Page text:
T.I.: Trouble Man: Heavy is the Head

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T.I.: <i>Trouble Man: Heavy is the Head</i>

Two winters ago, T.I. went away on a parole violation. His parting gift: No Mercy, an overstaffed slog that wasted Kanye West and Scarface in the first 10 minutes alone. Post-incarceration “atonement” Trouble Man: Heavy Is the Head is unlikely to reimburse those misspent millions.

In his not-so-distant heyday, Clifford Harris could let off a spleen-rupturing punch, then lull you to a sweet sleep in the drawly voice of a balladeer; he was both a trap rapper’s trap rapper and a viable romantic lead. No Hooks—excuse us, No Mercy—threw people because it elided the swagger that was once T.I.’s lifeline. The album made poorly asserted plays at house music (or something like it), mook-metal and No Doubt mall-pop. If there were far fewer traditional bangers than on earlier T.I. albums, that wasn’t an accident. He really, really wanted out of Southern rap.

On No Mercy and 2008’s Paper Trail, T.I. was East Coast-lite, enunciating extra clearly so as to not inflame anti-Confederate vigilantes in New York. Those albums were ill-fitting, concessionary and almost strangling as a result. Trouble Man’s “G Season” reintroduces that distractingly clean diction, but mostly T.I. raps under the beat in a timid, toneless mumble. He never dares speak up, not even when prompted by freer-wheeling guests. (The diminished Lil Wayne, who at this point probably couldn’t tell you how far to stand from the mic, bests T.I. handily on “Ball.”) Even Tip’s more engaged flows are canceled out by a weird thoughtlessness in word choice; “I’m clean as a bar of soap” is an actual line here. Trouble Man fulfills all that talk of “prioritizing horribly” on “Live Your Life.”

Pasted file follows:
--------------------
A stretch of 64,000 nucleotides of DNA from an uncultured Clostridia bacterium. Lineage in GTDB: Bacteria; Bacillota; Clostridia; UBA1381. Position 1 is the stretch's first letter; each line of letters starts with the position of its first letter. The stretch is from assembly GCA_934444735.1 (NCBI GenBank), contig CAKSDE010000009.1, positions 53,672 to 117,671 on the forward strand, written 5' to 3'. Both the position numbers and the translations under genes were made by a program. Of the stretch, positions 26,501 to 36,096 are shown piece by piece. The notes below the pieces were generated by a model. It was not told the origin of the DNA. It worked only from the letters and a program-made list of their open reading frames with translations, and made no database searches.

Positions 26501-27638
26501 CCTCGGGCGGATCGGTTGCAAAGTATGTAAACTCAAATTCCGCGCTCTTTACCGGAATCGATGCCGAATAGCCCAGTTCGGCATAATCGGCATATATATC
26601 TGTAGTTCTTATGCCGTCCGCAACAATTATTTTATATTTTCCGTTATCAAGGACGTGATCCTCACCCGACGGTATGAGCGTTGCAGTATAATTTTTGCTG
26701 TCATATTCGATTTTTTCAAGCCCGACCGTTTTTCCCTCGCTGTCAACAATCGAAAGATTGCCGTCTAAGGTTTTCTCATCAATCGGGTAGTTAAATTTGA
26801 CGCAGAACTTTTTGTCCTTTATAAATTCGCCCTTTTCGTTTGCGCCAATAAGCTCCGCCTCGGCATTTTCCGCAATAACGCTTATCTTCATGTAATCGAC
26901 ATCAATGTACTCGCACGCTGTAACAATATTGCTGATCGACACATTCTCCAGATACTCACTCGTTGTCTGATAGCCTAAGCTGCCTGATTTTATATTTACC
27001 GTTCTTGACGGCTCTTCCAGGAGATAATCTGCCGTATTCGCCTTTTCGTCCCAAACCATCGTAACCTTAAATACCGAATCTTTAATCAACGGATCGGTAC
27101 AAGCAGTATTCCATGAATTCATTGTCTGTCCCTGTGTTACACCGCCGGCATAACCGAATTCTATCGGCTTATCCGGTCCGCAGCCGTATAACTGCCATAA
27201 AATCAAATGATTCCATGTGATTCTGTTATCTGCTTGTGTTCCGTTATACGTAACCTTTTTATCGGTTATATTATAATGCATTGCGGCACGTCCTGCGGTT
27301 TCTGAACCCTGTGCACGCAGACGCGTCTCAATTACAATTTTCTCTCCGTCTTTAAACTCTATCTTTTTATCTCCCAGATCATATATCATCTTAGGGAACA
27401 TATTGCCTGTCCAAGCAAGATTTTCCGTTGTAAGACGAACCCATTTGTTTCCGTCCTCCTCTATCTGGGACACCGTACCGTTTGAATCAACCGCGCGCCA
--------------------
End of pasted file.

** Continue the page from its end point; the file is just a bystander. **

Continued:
T.I. used to hit even familiar storytelling beats with pungent bravura. He’d told and retold “Bankhead” a million times before King came out, but the track still haunts. On Trouble Man, the dethroned King of the South repeats himself because he’s tired and shopworn and miserable. “Hello,” which takes its name from the last song on King, might be the sorriest do-over in hip-hop history. It would kill at a retirement-home water aerobics class and nowhere else.

Trouble Man is less senile in general than “Hello,” but for too many of the album’s 71 minutes, we listen in horror as T.I., 32, tries flaccidly to get down with the kids. In fact, few hip-hop albums of the EDM era have taken to EDM quite this completely. (Pitbull and Flo Rida don’t count.) T.I. isn’t wrong in thinking that pitchy synths and harsh low-ends are what American audiences like, God help us. But he demands a sort of distended abrasiveness from producers that would never try this shit left to their own advices. Where would DJ Toomp get the impulse to process his guitars through ejaculatory Auto-Tune cheese? Why would the normally centered Rico Live compile every MPC sound technologically available into an unshapely mess of agit-electro, as he does on “Ball”?
Lastly, try to make sense of this fucking equation: the unsexy chords of power rock plus the lounge lizardry of Akon. No luck? Take it up with Atlantic, who incredulously sanctioned “Wonderful Life.”

In fairness, Trouble Man wakes up from time to time. “Wildlife” is strangely heartsick for a song about blunts, but the track’s cooled filter sounds and robotic pulse jibe with guest A$AP Rocky, who sounds dead a lot of the time anyway. And on “Sorry,” dignified walking pianos and courtly horns spur the best Andre 3000 verse in a good 12 years. “What should I be sorry for?” asks the chorus. Trouble Man would be a start.